City Paper is not for tourists
WMATA took the same transportation demand model that it uses to project ridership on a new line and instead ran a couple of scenarios with the region’s transit literally turned off. All of it: the regional rail, the buses and the metro system.
“It was literally just imagining Washington, and all of a sudden, you wake up tomorrow, and the transit system isn’t there,” Antos says. “What would you do?”
People, it turns out, do something very interesting. They stop making long car trips because the traffic is so bad. In one hypothetical scenario, Antos took away the transit but kept the rest of the area’s road infrastructure the same. People were allowed to change their trip patterns – to chose different jobs or shopping centers – and most of them stopped crossing the region to get to those things.
There’s more at the Atlantic Cities, and it’s all well and good, but the piece ignores a couple of things.
1) Without transit, the District would have developed in a completely different way, so wondering what would happen if it disappeared tomorrow, while fun, is also kind of silly.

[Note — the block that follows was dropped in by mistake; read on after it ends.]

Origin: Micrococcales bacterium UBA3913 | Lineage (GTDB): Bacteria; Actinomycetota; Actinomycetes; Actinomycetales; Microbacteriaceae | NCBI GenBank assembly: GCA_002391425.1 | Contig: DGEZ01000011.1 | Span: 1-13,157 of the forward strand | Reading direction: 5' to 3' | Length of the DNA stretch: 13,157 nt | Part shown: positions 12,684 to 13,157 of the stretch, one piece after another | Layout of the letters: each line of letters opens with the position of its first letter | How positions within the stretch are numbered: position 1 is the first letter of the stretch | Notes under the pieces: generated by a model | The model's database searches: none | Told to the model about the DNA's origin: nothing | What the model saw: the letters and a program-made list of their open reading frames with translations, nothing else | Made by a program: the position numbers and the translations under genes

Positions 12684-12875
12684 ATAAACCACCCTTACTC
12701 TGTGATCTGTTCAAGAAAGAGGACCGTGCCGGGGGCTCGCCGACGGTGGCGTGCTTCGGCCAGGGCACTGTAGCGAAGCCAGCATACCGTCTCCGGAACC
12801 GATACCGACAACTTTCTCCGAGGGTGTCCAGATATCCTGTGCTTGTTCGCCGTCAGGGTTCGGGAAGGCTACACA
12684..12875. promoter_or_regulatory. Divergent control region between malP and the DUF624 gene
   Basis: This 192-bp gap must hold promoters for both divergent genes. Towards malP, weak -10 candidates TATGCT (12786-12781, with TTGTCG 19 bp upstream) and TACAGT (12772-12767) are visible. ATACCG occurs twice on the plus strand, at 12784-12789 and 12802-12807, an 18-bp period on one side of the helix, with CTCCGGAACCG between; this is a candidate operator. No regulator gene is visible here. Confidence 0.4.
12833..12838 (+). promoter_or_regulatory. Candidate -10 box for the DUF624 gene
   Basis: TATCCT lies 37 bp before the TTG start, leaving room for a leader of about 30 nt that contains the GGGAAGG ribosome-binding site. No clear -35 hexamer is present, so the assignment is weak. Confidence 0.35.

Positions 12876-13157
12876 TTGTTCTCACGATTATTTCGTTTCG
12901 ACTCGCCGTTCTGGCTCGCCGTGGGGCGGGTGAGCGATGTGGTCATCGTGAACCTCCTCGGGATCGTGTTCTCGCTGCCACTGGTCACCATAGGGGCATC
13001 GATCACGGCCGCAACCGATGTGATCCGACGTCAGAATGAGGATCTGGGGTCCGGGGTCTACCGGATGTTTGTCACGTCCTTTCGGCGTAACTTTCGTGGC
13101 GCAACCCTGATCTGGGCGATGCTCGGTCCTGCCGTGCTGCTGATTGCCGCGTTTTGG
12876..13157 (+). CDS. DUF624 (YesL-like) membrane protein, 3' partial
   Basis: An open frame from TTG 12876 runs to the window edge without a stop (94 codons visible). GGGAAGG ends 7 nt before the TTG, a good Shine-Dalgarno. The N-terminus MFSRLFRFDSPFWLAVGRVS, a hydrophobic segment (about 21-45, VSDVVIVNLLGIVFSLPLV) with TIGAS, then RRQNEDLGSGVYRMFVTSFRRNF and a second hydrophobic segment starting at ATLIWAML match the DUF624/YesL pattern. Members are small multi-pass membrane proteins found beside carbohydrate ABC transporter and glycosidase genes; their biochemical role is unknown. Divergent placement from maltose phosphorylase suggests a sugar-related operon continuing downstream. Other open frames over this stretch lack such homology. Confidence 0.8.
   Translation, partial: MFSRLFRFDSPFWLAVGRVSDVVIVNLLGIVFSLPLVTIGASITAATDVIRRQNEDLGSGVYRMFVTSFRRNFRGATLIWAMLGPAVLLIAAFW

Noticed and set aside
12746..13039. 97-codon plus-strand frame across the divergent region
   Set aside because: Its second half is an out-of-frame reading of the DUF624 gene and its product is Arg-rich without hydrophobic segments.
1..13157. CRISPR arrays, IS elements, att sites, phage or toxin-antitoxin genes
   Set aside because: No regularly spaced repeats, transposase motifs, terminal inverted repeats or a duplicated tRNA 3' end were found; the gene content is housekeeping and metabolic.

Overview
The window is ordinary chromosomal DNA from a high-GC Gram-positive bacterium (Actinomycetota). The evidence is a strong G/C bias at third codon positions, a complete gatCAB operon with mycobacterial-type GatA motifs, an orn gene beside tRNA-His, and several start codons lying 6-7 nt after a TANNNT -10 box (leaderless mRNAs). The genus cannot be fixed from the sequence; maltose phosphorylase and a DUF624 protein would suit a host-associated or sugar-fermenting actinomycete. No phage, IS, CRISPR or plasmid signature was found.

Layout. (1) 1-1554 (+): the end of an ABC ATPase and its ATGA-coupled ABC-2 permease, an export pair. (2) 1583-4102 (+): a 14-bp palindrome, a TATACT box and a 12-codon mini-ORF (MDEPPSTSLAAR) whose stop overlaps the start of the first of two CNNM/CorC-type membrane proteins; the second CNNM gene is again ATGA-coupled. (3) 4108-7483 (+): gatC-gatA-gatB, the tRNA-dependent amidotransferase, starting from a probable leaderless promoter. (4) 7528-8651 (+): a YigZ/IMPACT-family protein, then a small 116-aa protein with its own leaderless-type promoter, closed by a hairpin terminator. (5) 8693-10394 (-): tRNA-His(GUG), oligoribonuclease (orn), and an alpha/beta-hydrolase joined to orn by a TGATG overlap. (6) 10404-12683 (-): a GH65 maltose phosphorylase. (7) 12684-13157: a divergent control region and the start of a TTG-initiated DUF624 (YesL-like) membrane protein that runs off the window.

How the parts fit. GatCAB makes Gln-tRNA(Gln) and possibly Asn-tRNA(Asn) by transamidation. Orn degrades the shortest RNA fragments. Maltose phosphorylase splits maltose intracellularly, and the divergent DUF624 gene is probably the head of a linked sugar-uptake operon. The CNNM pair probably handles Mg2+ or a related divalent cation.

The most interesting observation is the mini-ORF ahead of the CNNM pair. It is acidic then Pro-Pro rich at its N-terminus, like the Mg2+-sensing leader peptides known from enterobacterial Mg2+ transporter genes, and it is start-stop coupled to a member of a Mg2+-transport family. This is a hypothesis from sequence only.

2) According to WMATA spokesman Dan Stessel, this study cost just under $200,000 to conduct.
Stessel defends the cost, pointing out that’s only 16 cents per rider, and the study—-which, granted, has more to it than the projection of life without transit—-will help the board make planning decisions. And to be fair, the findings, which amount to “Metro is good for D.C.,” aren’t bad (and WMATA could certainly use the PR), but the price tag still seems hefty. That’s almost enough money to maintain four escalators!
Photo by Darrow Montgomery